Re ECF Project: 2012-19

Project Title: Revealing historical profile of marine ecological degradation in Hong Kong using paleoecological approaches

Applicant: Dr. Moriaki Yasuhara, School of Biological Sciences, The University of Hong Kong

Total Approved Grant: $500,000

Duration: 1/5/2014 to 30/4/2017

Project Status/Remarks: Completed

Scope:
Through investigating the living, core-top, dead, and fossil ostracods, foraminifera, and bivalves in grab and core sediment samples, this project aims to:

  1. quantitatively evaluate the vulnerability of sub-tropical Hong Kong’s marine ecosystem against human-induced environmental changes;
  2. elucidate critical factor(s) for human-induced marine ecological degradation;
  3. develop ecosystem health index using paleoecological data; and
  4. reconstruct marine ecological degradation history and pre-impacted natural baseline for the past few hundreds of years in Hong Kong.

Summary of the Findings/Outcomes:

This research project revealed historical changes in marine ecological degradation in Hong Kong using paleoecological approaches for the first time. Microfossil ostracod and foraminifera as paleoecological proxies were studied. Main outcomes include:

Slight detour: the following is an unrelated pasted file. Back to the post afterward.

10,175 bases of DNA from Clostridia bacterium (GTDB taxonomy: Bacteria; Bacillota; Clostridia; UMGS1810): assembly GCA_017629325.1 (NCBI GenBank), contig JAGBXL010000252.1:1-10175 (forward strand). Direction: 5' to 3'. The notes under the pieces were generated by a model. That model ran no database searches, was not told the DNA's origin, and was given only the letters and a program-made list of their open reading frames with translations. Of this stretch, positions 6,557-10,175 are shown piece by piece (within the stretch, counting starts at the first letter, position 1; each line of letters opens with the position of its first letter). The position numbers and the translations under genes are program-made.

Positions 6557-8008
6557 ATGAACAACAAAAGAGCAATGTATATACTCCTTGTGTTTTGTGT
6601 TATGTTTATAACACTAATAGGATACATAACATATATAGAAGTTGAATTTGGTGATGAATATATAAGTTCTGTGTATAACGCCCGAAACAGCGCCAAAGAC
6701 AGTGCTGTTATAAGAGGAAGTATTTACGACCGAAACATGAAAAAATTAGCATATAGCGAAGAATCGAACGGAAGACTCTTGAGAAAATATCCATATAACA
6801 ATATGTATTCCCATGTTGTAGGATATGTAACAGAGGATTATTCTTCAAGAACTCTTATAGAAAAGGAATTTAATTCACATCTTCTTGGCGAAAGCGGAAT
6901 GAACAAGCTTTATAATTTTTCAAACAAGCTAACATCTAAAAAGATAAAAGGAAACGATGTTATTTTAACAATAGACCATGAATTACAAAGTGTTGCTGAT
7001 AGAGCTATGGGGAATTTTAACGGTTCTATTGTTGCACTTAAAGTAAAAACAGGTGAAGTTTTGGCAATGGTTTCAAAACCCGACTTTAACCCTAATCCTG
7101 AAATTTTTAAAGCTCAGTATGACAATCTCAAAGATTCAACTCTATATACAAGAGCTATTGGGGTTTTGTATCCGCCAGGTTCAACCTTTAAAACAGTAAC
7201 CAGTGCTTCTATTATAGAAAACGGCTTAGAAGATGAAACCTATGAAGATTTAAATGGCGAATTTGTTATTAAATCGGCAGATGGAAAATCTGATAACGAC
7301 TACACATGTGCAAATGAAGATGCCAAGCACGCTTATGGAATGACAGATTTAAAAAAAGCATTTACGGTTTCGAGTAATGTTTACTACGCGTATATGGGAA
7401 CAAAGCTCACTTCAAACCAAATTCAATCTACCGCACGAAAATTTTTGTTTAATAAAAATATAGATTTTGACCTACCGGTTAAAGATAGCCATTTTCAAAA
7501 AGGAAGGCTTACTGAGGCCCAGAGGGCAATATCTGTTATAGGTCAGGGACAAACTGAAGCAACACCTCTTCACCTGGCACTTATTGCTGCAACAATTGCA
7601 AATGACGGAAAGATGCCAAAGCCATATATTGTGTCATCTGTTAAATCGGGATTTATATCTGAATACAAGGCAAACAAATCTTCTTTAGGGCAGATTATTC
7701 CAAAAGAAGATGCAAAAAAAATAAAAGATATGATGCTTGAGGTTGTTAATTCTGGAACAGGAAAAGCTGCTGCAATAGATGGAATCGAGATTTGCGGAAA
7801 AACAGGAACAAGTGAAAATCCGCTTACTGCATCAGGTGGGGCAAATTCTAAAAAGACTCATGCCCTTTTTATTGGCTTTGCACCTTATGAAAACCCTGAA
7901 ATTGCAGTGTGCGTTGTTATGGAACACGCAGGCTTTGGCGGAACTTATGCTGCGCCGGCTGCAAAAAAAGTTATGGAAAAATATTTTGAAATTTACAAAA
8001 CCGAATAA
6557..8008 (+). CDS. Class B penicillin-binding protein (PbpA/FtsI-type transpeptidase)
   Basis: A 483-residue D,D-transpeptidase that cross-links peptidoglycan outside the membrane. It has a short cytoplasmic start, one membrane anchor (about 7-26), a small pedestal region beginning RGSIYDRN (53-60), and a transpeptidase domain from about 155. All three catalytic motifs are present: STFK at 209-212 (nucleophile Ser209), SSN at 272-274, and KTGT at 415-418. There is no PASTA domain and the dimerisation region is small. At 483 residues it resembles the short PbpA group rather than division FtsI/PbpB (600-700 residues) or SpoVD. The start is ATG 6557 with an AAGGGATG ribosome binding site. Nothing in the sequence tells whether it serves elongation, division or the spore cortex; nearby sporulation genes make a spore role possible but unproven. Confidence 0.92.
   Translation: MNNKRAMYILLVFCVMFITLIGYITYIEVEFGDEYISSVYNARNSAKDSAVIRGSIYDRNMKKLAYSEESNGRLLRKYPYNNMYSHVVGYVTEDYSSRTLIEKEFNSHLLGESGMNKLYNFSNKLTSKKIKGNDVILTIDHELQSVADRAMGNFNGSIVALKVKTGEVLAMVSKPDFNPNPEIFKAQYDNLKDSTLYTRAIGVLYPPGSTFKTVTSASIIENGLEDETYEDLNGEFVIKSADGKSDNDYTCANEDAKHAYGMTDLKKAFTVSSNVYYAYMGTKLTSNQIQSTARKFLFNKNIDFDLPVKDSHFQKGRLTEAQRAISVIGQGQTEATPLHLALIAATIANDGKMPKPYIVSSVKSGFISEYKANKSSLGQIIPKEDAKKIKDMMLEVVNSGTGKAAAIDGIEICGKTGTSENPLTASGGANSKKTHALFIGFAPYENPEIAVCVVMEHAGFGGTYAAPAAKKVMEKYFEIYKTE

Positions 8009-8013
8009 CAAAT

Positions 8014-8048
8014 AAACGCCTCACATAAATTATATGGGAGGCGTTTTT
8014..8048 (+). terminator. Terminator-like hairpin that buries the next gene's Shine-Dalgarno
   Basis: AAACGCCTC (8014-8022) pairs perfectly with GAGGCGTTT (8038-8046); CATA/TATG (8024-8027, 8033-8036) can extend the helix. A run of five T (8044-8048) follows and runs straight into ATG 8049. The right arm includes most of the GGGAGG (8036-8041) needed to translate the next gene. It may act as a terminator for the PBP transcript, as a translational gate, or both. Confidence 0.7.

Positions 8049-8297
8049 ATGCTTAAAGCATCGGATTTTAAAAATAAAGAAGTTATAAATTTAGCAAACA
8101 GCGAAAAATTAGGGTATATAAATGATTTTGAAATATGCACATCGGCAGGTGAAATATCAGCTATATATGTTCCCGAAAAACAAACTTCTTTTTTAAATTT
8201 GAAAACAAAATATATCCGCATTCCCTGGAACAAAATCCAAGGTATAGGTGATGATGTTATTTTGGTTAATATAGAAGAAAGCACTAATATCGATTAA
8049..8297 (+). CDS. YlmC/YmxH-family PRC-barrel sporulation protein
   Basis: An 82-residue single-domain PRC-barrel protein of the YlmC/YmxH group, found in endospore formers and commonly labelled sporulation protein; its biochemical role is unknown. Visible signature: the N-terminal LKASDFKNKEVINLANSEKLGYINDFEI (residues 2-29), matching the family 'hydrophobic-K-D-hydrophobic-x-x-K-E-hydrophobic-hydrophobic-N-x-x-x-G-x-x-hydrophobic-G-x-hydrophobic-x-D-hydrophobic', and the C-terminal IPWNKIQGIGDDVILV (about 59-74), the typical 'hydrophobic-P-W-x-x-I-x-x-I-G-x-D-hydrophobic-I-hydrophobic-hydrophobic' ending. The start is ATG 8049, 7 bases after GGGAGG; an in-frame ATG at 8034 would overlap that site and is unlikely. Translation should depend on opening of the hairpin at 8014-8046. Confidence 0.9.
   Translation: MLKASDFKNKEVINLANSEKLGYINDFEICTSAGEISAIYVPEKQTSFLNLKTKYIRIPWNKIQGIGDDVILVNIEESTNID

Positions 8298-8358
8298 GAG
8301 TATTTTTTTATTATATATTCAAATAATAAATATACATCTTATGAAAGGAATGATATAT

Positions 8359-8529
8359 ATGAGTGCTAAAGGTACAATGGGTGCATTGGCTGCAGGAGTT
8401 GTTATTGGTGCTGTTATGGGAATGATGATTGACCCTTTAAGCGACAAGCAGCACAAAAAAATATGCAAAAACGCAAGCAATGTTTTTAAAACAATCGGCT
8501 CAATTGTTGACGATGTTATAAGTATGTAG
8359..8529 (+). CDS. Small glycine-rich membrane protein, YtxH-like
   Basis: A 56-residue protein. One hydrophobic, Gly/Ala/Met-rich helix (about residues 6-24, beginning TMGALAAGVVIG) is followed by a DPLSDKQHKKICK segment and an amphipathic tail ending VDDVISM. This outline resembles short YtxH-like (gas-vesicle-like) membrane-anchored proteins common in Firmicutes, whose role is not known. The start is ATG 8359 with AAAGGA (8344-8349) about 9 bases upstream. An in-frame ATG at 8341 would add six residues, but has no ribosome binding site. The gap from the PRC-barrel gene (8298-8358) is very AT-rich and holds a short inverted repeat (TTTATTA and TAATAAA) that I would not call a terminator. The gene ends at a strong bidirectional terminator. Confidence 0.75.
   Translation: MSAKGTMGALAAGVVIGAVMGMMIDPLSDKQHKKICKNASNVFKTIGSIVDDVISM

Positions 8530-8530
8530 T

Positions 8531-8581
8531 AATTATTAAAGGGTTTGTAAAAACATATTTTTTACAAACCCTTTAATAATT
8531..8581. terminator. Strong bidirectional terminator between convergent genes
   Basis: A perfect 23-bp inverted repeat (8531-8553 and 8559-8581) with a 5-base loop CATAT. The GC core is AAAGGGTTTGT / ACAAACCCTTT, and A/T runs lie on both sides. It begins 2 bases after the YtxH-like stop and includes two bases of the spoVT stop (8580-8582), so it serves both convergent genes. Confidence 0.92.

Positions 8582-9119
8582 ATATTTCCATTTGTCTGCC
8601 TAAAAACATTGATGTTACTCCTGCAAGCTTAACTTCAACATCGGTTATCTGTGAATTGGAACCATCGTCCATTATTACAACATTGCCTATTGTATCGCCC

1. Ostracode list was completed with more than 100 species and Foraminiferal list was finished;
  2. Modern and sub-fossil assemblages were compared and found that Hong Kong benthic ecosystem had been affected by eutrophication;
  3. Showed that Bray–Curtis dissimilarity between modern and sub-fossil samples as well as other faunal characteristics could be a paleoecological proxies for ecosystem condition; and
  4. Re-constructed past pre-impacted microfossil communities in the Plover Cove Reservoir (in Tolo Harbour) before its construction. This freshwater reservoir was ocean (a small inlet of Tolo Harbour) formerly, and microfossils in sediment core told us marine benthic community at that time.

The research project showed that paleoecological approach using sediment cores are important for better understanding Hong Kong ecosystem history. The research results were presented in an international conference and two public lectures, and published in international scientific journal.